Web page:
Friday, July 26, 2013

The Sandhill Wine Pant--July 19, 1821

The coronation of George IV, on July 19, 1821, was the occasion for great celebrations across Britain. This had I think less to do with the fact that the Prince Regent was now crowned king, than the fact that free food and drink--and a holiday--were available in virtually every town in the kingdom.

Newcastle upon Tyne in the north-east of England was no exception. Celebrations began early in the morning and, through a variety of causes, ended in riot.

One of the key areas of celebration was the Sandhill. This is a roughly triangular piece of land, near Bridge Street, almost on the bank of the river. Long a market 'square' it was a centre of the town's activities. Here, for the celebration of the coronation, a wine pant was set up.

A 'pant' is a fountain; the word is from the dialects of Scotland and north-east England. There were several pants set up in Newcastle for the celebrations. Two beer pants were erected--one at the Old Flesh Market, and one at the Milk Market and possibly a third at the Spital. But especially notable was the large wine fountain at the Sandhill.
The Gentlemen of the City corporation--the mayor, the sheriff, aldermen, etc.--made speeches, then attended at St. Nicholas Church for a celebratory service. After that they were to process to the wine pant, and salute the new sovereign with a toast and drink his majesty's health.

They couldn't get to it. The crowd was so immense, and immediately became so rowdy that the gentlemen retired in short order. "An indescribable scene of the most indecent uproar ensued..." according to one report.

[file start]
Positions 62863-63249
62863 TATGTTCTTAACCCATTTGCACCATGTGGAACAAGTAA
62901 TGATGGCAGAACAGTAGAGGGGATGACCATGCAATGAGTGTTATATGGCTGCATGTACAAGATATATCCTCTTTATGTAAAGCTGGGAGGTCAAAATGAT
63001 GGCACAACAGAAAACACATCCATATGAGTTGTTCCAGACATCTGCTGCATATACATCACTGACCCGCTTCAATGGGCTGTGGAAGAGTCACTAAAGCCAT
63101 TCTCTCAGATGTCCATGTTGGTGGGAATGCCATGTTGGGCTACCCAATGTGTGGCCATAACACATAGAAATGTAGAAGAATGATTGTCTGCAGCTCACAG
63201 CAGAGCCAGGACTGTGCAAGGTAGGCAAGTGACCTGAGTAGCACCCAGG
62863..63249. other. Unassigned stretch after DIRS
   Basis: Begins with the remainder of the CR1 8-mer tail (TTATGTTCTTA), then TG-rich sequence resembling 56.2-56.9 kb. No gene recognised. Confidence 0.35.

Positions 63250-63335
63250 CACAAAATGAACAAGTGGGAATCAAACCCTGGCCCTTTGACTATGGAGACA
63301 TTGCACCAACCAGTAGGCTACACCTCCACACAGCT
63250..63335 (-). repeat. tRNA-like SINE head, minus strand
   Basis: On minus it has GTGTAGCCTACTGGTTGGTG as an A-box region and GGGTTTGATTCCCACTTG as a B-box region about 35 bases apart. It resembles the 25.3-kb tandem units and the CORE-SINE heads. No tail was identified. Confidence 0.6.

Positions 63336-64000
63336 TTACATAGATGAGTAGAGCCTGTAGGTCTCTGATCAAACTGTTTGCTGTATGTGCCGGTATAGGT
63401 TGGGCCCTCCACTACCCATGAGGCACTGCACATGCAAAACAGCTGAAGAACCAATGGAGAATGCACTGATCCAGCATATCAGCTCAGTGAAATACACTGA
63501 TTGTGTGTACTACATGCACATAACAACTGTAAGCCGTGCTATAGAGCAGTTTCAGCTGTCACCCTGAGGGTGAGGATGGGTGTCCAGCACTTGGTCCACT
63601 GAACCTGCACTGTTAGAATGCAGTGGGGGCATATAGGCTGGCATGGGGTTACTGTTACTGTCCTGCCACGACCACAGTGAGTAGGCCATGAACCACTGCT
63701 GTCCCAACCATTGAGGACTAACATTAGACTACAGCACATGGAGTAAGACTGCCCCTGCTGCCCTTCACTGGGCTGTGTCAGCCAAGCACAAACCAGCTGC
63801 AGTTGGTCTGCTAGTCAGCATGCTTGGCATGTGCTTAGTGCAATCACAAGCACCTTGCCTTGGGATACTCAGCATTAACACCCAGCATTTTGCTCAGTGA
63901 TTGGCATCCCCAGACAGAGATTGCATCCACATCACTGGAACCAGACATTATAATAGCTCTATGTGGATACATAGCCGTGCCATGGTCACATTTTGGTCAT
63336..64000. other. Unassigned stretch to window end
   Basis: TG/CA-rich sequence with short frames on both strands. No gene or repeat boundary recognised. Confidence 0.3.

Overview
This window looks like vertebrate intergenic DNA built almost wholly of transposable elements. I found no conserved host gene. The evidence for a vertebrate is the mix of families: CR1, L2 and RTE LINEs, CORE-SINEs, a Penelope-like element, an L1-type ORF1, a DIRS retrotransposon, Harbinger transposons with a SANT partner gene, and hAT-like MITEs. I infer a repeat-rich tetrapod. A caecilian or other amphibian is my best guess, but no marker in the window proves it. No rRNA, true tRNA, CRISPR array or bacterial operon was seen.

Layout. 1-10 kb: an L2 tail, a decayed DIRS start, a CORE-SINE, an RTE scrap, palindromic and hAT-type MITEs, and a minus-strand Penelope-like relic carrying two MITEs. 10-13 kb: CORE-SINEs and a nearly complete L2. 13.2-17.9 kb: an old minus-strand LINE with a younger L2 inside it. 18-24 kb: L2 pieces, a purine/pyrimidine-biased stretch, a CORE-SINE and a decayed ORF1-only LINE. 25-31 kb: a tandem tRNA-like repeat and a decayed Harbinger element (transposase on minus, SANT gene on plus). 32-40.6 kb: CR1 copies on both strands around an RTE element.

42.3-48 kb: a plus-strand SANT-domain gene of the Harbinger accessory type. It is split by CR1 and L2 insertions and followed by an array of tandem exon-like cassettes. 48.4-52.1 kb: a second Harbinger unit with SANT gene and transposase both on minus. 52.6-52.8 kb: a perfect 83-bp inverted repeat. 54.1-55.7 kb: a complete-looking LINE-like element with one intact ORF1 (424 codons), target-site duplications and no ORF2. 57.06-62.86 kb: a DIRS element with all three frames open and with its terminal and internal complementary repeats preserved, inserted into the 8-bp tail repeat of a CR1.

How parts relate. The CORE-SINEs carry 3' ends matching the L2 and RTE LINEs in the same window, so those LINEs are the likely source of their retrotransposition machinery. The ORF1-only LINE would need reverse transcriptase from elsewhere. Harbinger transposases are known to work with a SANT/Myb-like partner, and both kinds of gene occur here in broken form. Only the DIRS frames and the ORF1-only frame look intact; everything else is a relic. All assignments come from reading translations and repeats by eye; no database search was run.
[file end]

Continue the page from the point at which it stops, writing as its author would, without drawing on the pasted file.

Sandhill Wine Pant, Coronation of George IV by H. P. Parker
The wine ceased to flow, and the elegant pant was torn to pieces. In other parts of the city the ale-pants were likewise the scenes of mayhem. Ox roasts nearby them also deteriorated into riots.

Songs were written about the events of the day:

Note the error above in the year--1819 instead of 1821. These two songs were collected in an edition called "Allan's illustrated edition of Tyneside Songs and readings". It was published in 1891 and the events of seventy years before were already remote.

The mention of Caroline, George's unloved queen is interesting--Newcastle had come out in support of the king's lawful wife the year before his coronation.

As we celebrate the birth of another George, already king-in-waiting, it is interesting, as always, to reflect on the events of the Regency and reign of George IV.

'Til next time,


1. A Descriptive and Historical Account of the Town and County of Newcastle ... 1827
2. Local Records; or, Historical Register of Remarkable Events...Town and County of Newcastle upon Tyne 1824
3. Allan's Illustrated Edition of Tyneside Songs and Readings 1891
All three of these books are available as free downloads from Google Books


Anne Gallagher said...

Interesting that the Monarchy would pay for the pants. I wonder what would happen today if they did the same thing for the birth of baby George. Probably more riots.

Lesley-Anne McLeod said...

I have a feeling the city corporation paid for the pants, and decorated them with monarchical symbols. Human nature being unchanged in the last two hundred years, I'm sure you are right. Fountains of wine and ale = riots!